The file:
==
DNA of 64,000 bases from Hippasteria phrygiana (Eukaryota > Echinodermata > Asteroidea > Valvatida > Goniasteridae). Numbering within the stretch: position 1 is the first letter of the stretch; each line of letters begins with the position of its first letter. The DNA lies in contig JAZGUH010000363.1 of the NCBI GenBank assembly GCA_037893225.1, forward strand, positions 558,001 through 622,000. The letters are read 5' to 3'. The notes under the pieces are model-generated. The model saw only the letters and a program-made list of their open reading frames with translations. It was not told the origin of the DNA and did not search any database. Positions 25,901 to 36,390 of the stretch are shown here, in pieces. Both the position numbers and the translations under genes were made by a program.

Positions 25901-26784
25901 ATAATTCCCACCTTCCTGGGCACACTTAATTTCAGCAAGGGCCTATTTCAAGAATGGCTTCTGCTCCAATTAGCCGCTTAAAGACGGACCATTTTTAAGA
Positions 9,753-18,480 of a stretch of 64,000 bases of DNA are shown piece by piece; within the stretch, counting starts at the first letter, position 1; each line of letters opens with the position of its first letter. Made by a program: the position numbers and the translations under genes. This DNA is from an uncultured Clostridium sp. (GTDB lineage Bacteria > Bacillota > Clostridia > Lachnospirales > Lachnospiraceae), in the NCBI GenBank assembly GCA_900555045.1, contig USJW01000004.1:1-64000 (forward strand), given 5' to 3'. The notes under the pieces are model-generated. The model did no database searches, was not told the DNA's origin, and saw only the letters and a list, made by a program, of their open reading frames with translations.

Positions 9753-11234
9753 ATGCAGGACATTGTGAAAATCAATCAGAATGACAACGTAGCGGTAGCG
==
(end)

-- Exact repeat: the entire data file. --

DNA of 64,000 bases from Hippasteria phrygiana (Eukaryota > Echinodermata > Asteroidea > Valvatida > Goniasteridae). Numbering within the stretch: position 1 is the first letter of the stretch; each line of letters begins with the position of its first letter. The DNA lies in contig JAZGUH010000363.1 of the NCBI GenBank assembly GCA_037893225.1, forward strand, positions 558,001 through 622,000. The letters are read 5' to 3'. The notes under the pieces are model-generated. The model saw only the letters and a program-made list of their open reading frames with translations. It was not told the origin of the DNA and did not search any database. Positions 25,901 to 36,390 of the stretch are shown here, in pieces. Both the position numbers and the translations under genes were made by a program.

Positions 25901-26784
25901 ATAATTCCCACCTTCCTGGGCACACTTAATTTCAGCAAGGGCCTATTTCAAGAATGGCTTCTGCTCCAATTAGCCGCTTAAAGACGGACCATTTTTAAGA
Positions 9,753-18,480 of a stretch of 64,000 bases of DNA are shown piece by piece; within the stretch, counting starts at the first letter, position 1; each line of letters opens with the position of its first letter. Made by a program: the position numbers and the translations under genes. This DNA is from an uncultured Clostridium sp. (GTDB lineage Bacteria > Bacillota > Clostridia > Lachnospirales > Lachnospiraceae), in the NCBI GenBank assembly GCA_900555045.1, contig USJW01000004.1:1-64000 (forward strand), given 5' to 3'. The notes under the pieces are model-generated. The model did no database searches, was not told the DNA's origin, and saw only the letters and a list, made by a program, of their open reading frames with translations.

Positions 9753-11234
9753 ATGCAGGACATTGTGAAAATCAATCAGAATGACAACGTAGCGGTAGCG